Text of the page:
Knoxville (WVLT) - A week after her parents brought her to children's hospital, suffering what police allege is severe blunt trauma, doctors there are saying little about Baby Amya Porter, except that she remains on the critical list.
Police allege her father has inflicted aggravated child abuse, injuries, they and doctors say, are all too common.
"He really should have charges pressed against, and that baby needs to go to a home where she's gonna be taken care of," says neighbor Katrina Horton.
Such anger and sympathy echo throughout the Tennessee Valley.
But, if, as police allege, Rodney Porter did inflict injuries on his baby daughter Amya, consistent with those found in shaken baby syndrome.
"Often times, it can be permanent, and that's why we worry about this so much," says East Tennessee Children's Hospital Doctor Ryan Redman.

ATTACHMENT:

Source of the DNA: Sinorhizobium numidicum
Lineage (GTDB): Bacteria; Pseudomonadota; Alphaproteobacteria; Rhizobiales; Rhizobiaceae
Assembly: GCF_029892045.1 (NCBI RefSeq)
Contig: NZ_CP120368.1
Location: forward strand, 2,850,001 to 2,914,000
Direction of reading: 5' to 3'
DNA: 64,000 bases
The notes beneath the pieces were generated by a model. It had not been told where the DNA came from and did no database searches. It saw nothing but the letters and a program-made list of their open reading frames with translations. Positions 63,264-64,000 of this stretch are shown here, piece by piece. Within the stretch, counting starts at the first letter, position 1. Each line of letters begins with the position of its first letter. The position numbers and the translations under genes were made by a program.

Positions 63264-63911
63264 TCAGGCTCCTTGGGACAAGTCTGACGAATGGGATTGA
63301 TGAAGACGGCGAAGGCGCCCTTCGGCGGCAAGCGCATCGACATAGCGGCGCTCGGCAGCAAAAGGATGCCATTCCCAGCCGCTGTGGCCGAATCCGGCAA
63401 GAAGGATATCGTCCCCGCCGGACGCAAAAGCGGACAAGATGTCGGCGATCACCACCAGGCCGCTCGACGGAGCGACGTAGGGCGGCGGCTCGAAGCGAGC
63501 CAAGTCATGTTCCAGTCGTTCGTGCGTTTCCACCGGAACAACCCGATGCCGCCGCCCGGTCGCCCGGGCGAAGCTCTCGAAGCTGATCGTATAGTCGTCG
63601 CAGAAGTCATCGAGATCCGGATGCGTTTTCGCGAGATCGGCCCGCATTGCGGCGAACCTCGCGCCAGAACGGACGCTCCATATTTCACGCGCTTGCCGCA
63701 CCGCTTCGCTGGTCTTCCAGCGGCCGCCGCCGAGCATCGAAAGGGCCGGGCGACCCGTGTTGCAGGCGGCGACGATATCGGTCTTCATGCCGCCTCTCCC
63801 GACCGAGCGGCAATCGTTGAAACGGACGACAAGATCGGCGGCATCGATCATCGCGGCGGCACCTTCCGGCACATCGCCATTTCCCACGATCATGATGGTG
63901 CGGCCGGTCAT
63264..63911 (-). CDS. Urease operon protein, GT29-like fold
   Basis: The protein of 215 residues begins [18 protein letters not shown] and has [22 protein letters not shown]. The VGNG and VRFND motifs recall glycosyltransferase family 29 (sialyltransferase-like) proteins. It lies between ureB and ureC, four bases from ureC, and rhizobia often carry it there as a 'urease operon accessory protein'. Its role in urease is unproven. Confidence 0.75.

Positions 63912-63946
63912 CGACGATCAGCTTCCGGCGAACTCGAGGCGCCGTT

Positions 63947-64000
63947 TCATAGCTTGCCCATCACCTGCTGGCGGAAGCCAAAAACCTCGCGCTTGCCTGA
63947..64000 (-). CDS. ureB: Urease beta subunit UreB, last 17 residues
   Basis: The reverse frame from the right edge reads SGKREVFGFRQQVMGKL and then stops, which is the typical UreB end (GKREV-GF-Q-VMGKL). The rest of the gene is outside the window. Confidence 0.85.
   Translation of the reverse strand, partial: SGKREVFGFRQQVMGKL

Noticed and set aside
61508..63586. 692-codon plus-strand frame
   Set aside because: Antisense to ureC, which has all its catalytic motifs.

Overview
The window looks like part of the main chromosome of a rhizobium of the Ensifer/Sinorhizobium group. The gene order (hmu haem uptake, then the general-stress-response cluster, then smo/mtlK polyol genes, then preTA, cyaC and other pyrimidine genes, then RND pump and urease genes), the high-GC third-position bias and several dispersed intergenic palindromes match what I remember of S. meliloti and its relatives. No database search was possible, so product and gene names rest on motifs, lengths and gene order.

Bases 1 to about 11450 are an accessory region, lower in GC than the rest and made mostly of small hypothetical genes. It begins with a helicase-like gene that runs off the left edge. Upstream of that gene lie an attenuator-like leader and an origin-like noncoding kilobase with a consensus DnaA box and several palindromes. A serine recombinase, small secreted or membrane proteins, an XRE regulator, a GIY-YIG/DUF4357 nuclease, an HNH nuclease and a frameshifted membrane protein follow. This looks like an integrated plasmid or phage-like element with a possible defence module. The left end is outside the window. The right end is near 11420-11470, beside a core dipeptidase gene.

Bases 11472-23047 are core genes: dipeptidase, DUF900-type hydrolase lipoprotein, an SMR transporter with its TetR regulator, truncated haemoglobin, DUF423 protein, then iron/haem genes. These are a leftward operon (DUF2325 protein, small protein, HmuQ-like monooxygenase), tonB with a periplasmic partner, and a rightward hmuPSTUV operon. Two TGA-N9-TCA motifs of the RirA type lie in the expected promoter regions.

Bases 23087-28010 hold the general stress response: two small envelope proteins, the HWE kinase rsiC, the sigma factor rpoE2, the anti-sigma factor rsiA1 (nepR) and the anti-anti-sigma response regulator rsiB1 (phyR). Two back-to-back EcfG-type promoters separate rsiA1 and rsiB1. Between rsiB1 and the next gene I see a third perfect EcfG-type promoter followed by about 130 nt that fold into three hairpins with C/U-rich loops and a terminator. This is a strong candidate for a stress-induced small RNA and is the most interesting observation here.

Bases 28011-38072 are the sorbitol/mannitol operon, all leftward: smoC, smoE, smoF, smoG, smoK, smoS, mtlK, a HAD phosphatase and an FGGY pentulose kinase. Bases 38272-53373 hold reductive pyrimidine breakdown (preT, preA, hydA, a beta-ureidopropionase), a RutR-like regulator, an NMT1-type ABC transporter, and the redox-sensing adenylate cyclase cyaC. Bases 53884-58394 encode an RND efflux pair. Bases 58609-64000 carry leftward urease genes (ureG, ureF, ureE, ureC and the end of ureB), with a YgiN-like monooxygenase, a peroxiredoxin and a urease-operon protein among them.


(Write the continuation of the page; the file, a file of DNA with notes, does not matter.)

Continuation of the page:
Emergency Room doctors say even short, violent shaking can cause everything from brain and eye damage, to spinal and neck injuries.
Leaving a child blind, or suffering from cerebral palsy
"The head is a lot heavier than the rest of the body, proportionally, so shaking like that can cause a lot of rotation in the brain, inside the skull, and that, itself, can cause significant injury," says Dr. Redman.
Symptoms of damage often show up with dramatic changes in behavior.
A normally calm baby becomes lots more irritable, lethargic, or won't eat.
More obvious signs: convulsions, vomiting, pale, or bluish skin.
But, what should be a relief for any new parent, such injuries are easily to prevent, with patience and common sense.
"These injuries don't happen from someone who's a little awkwardly holding a child or someone who is not familiar with children," Dr. Redman explains. "If you're feeling angry, you need to find someone to talk to, to walk away from the child at that particular moment, and come back when you have more control of the situation."
Police say their investigation remains open.
If convicted of aggravated child abuse, Rodney Porter could get 15 to 25 years in prison.